The CEO and CFO will generally determine the amount of financial incentive that is potentially available, because it needs to be budgeted. The board may also need to approve the plan.
The total available for bonuses may be a set dollar figure, or it may be set as a percentage of salary (e.g, 20% maximum potential bonus). The bonus payments may be canceled if the organization experiences a major financial decline in any given year.
Once a potential bonus is determined, you must create a formula for a partial payout because it is likely that KPI thresholds will only be partially met. The formula is based on the number performance measures and the importance of each.
Let’s create a balanced scorecard for the (inpatient) Pharmacy Director, using the rules we set above.
Based on the CEO’s recommendation and board approval, all directors will be eligible for a bonus of 20% of gross salary if all KPIs are met at the Superior level (maximum threshold). The total potential bonus is being split equally among each director’s five KPIs (possible $6,000 for each).
If the performance falls between Above Average and Superior, 80% of the bonus will be paid. When it falls between the Average and the Above Average, then 50% of the potential bonus is added. If a KPI ends the year below the lowest (Average) threshold, then the director is not eligible for a bonus on that item.
If the Pharmacy Director receives a salary of $150,000 per year, she is eligible for a maximum bonus of $30,000 at the end of the year, to be paid in March following the calendar year. The reason for the delay in payment is the processing time required to collect, tabulate, and review the data being used to calculate the measures.
Here is how the year-end analysis might look, assuming the performance listed in the 6th column:
Under this scenario, with a potential $30,000 bonus, the Pharmacy Director would receive $21,600 in March, based on relatively good performance compared to the annual goals.
In this example, just the basic outline is provided. In a real implementation, each goal and threshold would be clearly defined, and a determination made that the measure could be reported in a timely fashion.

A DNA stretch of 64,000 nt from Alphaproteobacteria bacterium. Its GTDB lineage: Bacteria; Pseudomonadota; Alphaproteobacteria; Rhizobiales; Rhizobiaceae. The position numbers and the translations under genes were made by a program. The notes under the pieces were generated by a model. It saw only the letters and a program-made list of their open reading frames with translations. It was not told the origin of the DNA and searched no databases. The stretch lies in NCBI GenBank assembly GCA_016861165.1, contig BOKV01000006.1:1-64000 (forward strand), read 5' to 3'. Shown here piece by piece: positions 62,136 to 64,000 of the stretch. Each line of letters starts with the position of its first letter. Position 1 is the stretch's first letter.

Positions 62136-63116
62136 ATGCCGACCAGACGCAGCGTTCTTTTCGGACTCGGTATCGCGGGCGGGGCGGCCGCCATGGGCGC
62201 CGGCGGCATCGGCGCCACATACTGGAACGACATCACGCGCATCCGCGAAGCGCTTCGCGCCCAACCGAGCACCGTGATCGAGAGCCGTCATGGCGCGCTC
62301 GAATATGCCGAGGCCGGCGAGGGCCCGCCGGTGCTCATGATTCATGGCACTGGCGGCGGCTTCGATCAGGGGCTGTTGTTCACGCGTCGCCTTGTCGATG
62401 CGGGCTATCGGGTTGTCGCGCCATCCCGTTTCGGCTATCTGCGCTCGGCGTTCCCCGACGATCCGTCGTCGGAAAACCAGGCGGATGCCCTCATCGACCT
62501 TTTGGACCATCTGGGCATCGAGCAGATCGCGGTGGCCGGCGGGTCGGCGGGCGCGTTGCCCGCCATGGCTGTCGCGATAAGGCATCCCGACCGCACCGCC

Carefully Select KPIs
For the HCAHPS metric (patient satisfaction that is based on a mailed survey, collected and reported by a third-party), there is a significant time delay. So, the organization might need to use internally tracked measures that mirror the publicly reported measures.
It is best to use a monthly or quarterly scorecard that looks like this at each meeting with the Pharmacy Director:
Each month or quarter, you and the director will look over the current trends and develop plans together to improve performance for those areas not meeting the stretch goals.
The design of the KPIs and specific goals will need to be carefully considered. Looking over historical averages and trends can help to determine appropriate thresholds. It is also helpful to consider the variability of the measures. If there are wide swings in annual expenses in a given department, setting a goal may be more difficult than setting one for a department that performs within a tight range.
The performance of your direct reports will sky-rocket if they transition from old style subjective evaluations to a balanced scorecard using Key Performance Indicators. Whether through peer pressure or financial incentives, measurement and reporting are the keys to improved performance.
An optimal scorecard will include KPIs that represent the major pillars defining the performance of the department. The KPIs must be designed with care, however. The metrics must be measurable and timely and meet the same guidelines as a SMART Goal. And they must be balanced, so that one area does not dominate the focus of the director and department.
If you are not using a balanced scorecard to provide ongoing objective evaluation of your direct reports, then commit to the following process over the next month or two:
- Choose a director with whom to explore the use of a balanced scorecard;
- Identify the major pillars of the organization and of the department;
- Select 4 or 5 Key Performance Indicators based on their importance and measurability;
- Begin a pilot beginning next quarter in which you measure, report and discuss the KPIs with your direct report;
- If the process results in improved performance, then expand to other departments;
- Share with your COO and CEO and the rest of the organization.
Then watch as the organization’s performance really blossoms!